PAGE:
Krasnow Institute for Advanced Study and School of Law
For students who have taken ECON 496 Economics of the Metaverse, class work is, in part, playing a video game. Designed by Mason economics professor Kevin McCabe, the course—lessons, presentations, even field trips—is completed within a virtual world much like the online game Second Life.
The students use avatars and participate in experiments in which they trade virtual goods with other students. Because the students are using representations of themselves, it lends a bit of anonymity to their role. They make decisions without knowing exactly with whom in the class they are interacting.
“In a virtual experiment, we’re able to repeat the circumstances and can reduce outside influences that may occur in real-world situations,” McCabe says. “A lot of the experiments we conduct online would be difficult to replicate in a lab in any reliable way.”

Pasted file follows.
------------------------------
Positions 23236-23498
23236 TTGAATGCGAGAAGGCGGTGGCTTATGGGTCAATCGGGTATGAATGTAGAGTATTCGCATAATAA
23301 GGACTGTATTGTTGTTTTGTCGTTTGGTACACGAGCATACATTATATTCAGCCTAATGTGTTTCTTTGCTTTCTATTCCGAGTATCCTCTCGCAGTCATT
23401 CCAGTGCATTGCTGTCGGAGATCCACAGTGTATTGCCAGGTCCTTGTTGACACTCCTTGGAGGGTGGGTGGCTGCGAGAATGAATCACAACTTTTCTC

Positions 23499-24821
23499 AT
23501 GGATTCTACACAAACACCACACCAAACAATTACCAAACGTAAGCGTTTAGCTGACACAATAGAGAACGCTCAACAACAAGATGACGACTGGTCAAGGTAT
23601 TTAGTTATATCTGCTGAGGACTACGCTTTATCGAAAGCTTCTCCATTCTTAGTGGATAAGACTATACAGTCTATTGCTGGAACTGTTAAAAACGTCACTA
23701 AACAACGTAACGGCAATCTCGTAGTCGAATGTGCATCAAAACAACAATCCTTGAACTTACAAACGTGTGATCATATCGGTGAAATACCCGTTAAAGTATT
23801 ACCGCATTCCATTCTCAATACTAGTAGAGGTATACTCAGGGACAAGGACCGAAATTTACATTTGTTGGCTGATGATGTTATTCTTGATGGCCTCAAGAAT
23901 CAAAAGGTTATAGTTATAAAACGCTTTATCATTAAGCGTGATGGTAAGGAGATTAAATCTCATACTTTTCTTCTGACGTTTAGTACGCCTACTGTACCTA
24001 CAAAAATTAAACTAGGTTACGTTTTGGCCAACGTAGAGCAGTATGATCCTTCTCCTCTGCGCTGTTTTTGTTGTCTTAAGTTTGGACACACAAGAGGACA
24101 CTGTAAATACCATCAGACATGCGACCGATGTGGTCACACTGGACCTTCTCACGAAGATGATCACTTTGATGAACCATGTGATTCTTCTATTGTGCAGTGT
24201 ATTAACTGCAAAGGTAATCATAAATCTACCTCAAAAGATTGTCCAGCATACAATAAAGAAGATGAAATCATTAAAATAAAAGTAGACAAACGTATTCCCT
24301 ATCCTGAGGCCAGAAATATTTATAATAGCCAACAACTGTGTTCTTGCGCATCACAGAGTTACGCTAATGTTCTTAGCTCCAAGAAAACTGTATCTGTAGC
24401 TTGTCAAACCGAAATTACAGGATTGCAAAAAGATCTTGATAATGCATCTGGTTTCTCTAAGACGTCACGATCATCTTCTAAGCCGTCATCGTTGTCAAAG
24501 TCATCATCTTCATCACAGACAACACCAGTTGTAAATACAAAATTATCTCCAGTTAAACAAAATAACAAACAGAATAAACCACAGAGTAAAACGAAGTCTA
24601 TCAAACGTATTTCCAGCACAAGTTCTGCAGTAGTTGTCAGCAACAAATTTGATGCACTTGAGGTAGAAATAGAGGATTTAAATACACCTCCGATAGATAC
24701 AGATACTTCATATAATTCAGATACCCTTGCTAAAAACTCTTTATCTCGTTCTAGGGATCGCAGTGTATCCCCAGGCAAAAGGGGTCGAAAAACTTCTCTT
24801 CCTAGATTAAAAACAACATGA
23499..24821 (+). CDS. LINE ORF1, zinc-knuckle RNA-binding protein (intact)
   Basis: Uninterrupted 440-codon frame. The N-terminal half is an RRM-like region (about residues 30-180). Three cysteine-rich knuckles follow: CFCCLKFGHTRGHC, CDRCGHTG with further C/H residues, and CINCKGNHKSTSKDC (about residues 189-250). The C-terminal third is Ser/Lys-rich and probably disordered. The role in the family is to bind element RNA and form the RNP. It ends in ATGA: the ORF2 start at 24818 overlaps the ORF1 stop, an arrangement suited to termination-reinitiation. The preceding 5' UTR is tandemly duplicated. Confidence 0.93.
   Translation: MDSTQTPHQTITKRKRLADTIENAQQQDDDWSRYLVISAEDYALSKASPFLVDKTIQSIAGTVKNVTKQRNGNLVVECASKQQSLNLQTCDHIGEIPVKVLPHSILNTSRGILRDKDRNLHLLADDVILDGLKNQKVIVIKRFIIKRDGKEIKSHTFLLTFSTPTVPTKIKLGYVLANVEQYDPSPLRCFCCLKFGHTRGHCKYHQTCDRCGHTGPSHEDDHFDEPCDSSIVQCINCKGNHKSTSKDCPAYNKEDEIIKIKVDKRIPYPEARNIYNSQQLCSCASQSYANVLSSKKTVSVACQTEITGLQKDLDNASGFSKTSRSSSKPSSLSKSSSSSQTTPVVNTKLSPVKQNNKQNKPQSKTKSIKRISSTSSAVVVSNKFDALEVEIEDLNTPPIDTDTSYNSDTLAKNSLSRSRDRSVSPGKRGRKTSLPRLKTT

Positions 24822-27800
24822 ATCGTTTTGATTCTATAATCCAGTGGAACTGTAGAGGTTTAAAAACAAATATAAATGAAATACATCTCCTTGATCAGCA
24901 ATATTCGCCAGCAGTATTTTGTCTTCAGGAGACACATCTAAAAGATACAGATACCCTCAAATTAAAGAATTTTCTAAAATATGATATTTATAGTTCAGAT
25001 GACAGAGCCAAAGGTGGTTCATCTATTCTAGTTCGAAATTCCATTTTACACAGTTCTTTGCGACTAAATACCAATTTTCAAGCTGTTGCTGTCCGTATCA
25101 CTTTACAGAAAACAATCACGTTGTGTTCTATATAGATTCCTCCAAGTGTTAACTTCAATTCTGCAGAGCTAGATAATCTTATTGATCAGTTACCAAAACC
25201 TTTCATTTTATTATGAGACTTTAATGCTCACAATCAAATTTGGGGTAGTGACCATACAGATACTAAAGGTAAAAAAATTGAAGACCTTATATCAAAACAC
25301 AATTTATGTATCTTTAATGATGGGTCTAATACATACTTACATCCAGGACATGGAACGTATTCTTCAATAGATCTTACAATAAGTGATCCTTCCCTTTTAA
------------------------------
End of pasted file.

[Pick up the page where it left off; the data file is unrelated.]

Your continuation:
McCabe has been studying the economics of virtual worlds since 2006 and has been using these virtual worlds in his own research for years. Trust, or what McCabe sometimes calls the trust paradigm, has been at the root of his economic experiments for the past decade.
“Trust is important because behind the scenes in every economic interaction is a network of trust between people,” says McCabe. “Many of our laws are established around what happens when trust fails, so we need to learn more about the role that trust plays in these breakdowns.”
For more information about the Economics of the Metaverse class can be found here .